Here's a rundown on Maternal Serum Screening (MSS). Get the facts:
What is it?
The maternal blood screen, typically performed between the 15th and 17th week of pregnancy, is an optional test that measures four substances—alpha-fetoprotein (AFP), human chorionic gonadotropin (hCG), estriol and inhibin-A—which
are produced by the fetus and placenta.
How does it work?
A blood sample from the mother-to-be is measured for these substances and, by combining the results with the mother’s age and ethnicity, the probability of genetic disorders (including neural tube defects like spina bifida and chromosomal abnormalities such as Down syndrome) is determined.
What other factors can affect the results?
• The date of your pregnancy. Estimating your pregnancy from the first day of your last period can result in inaccurate dating, which may lead to an abnormal screen since the values of the tested substances fluctuate from week to week.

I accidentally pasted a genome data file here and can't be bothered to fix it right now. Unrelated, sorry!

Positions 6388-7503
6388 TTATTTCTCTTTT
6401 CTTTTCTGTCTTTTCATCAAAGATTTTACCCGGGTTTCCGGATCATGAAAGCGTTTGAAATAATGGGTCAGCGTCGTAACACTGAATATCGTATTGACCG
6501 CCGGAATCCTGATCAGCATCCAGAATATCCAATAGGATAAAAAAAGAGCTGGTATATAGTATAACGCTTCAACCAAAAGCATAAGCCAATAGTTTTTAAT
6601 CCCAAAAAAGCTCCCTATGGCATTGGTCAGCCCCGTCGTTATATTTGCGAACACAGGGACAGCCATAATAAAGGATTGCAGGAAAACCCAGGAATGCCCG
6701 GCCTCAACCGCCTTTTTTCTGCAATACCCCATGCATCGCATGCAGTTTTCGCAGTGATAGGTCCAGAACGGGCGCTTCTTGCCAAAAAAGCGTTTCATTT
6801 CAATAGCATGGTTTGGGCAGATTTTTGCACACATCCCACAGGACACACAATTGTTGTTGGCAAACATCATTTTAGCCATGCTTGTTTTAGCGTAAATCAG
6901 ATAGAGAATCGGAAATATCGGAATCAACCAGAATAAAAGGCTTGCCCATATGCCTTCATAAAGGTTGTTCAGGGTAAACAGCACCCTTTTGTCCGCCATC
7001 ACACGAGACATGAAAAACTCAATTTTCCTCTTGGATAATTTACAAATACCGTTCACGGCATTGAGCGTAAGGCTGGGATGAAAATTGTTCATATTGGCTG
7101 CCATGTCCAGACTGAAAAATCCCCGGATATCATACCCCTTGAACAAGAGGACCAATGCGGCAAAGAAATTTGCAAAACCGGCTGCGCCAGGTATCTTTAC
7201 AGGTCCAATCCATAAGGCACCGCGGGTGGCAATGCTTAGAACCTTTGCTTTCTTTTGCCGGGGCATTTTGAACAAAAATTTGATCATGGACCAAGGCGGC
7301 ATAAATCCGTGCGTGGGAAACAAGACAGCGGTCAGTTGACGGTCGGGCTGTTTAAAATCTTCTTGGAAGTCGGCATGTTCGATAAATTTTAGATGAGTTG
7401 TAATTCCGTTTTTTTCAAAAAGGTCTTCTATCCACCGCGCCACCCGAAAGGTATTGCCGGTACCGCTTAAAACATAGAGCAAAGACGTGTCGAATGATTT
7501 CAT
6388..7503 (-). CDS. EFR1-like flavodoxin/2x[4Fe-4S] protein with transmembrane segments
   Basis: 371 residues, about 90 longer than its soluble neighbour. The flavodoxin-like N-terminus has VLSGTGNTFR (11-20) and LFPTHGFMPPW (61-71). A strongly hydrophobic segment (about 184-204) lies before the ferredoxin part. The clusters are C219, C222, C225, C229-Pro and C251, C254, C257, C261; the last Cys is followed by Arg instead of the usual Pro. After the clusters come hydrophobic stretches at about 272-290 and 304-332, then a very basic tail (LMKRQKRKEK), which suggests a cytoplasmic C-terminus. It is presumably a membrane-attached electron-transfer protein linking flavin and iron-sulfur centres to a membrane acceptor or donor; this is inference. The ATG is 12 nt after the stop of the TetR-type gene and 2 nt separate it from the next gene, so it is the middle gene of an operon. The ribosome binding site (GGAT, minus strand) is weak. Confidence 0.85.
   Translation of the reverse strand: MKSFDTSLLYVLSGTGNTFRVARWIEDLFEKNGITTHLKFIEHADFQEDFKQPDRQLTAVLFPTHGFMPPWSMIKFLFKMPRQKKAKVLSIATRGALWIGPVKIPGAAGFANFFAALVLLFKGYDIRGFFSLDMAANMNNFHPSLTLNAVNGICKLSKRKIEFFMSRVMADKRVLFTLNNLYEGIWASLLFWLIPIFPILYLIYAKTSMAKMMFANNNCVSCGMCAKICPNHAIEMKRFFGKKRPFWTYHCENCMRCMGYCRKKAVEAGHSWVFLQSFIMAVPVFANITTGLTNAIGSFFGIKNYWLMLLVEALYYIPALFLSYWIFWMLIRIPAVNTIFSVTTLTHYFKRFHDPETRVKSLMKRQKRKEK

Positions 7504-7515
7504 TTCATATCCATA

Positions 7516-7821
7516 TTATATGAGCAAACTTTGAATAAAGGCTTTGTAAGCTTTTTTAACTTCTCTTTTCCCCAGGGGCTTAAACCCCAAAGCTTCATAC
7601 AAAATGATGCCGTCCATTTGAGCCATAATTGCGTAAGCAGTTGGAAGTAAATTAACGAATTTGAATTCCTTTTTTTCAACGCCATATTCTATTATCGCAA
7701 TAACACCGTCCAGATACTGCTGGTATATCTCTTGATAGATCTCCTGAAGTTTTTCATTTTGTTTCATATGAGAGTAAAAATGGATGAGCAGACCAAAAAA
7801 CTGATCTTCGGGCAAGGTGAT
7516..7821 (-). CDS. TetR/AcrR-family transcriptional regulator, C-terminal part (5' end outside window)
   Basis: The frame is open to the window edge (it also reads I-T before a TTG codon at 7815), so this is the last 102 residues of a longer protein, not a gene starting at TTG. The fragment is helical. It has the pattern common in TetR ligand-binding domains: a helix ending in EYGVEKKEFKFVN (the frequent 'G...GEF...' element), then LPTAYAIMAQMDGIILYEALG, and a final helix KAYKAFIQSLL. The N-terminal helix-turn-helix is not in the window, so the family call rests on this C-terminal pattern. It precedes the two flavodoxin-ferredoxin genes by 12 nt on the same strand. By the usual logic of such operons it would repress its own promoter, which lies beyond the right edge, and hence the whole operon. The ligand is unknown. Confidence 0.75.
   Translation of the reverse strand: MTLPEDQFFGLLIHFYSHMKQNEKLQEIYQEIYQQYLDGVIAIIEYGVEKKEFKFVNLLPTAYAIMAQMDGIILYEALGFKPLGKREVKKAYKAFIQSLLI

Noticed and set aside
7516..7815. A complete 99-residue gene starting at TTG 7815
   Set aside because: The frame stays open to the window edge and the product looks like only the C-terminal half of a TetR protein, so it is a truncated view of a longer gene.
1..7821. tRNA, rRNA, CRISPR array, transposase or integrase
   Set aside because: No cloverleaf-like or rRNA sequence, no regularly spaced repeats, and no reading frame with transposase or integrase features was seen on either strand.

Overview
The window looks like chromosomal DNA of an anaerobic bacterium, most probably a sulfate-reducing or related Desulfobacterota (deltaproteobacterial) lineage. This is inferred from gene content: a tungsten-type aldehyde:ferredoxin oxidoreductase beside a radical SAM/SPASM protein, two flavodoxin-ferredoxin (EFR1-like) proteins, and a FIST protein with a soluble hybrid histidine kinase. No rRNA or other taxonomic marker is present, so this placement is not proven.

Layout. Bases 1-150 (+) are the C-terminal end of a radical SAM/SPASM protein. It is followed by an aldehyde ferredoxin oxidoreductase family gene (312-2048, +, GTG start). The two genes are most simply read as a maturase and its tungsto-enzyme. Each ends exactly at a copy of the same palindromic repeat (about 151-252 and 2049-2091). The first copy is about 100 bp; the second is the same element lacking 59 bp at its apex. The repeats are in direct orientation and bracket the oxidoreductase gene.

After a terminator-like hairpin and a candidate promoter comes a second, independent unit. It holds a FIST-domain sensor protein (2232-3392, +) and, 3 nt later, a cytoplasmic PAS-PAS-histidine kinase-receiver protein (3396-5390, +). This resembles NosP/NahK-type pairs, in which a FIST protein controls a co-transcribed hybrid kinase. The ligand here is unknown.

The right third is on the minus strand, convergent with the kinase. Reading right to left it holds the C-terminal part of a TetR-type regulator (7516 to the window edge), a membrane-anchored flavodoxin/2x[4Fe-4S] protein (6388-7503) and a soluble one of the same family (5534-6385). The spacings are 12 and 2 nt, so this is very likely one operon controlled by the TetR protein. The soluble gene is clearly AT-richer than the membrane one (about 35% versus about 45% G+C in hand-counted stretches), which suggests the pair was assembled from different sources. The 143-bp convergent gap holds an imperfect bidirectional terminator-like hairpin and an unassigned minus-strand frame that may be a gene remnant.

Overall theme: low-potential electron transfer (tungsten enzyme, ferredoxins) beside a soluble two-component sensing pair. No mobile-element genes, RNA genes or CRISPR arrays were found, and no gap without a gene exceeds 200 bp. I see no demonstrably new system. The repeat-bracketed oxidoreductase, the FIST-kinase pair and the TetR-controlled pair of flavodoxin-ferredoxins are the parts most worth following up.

• Placental problems. The baby may be producing normal amounts of these substances, but the placenta may not be filtering them into the bloodstream properly.
• Normal variations. The tested hormone levels might represent a normal variation but be outside what’s considered a “normal” range.
Read our article “Abnormal screening scares“to see how false positives can lead to false alarm.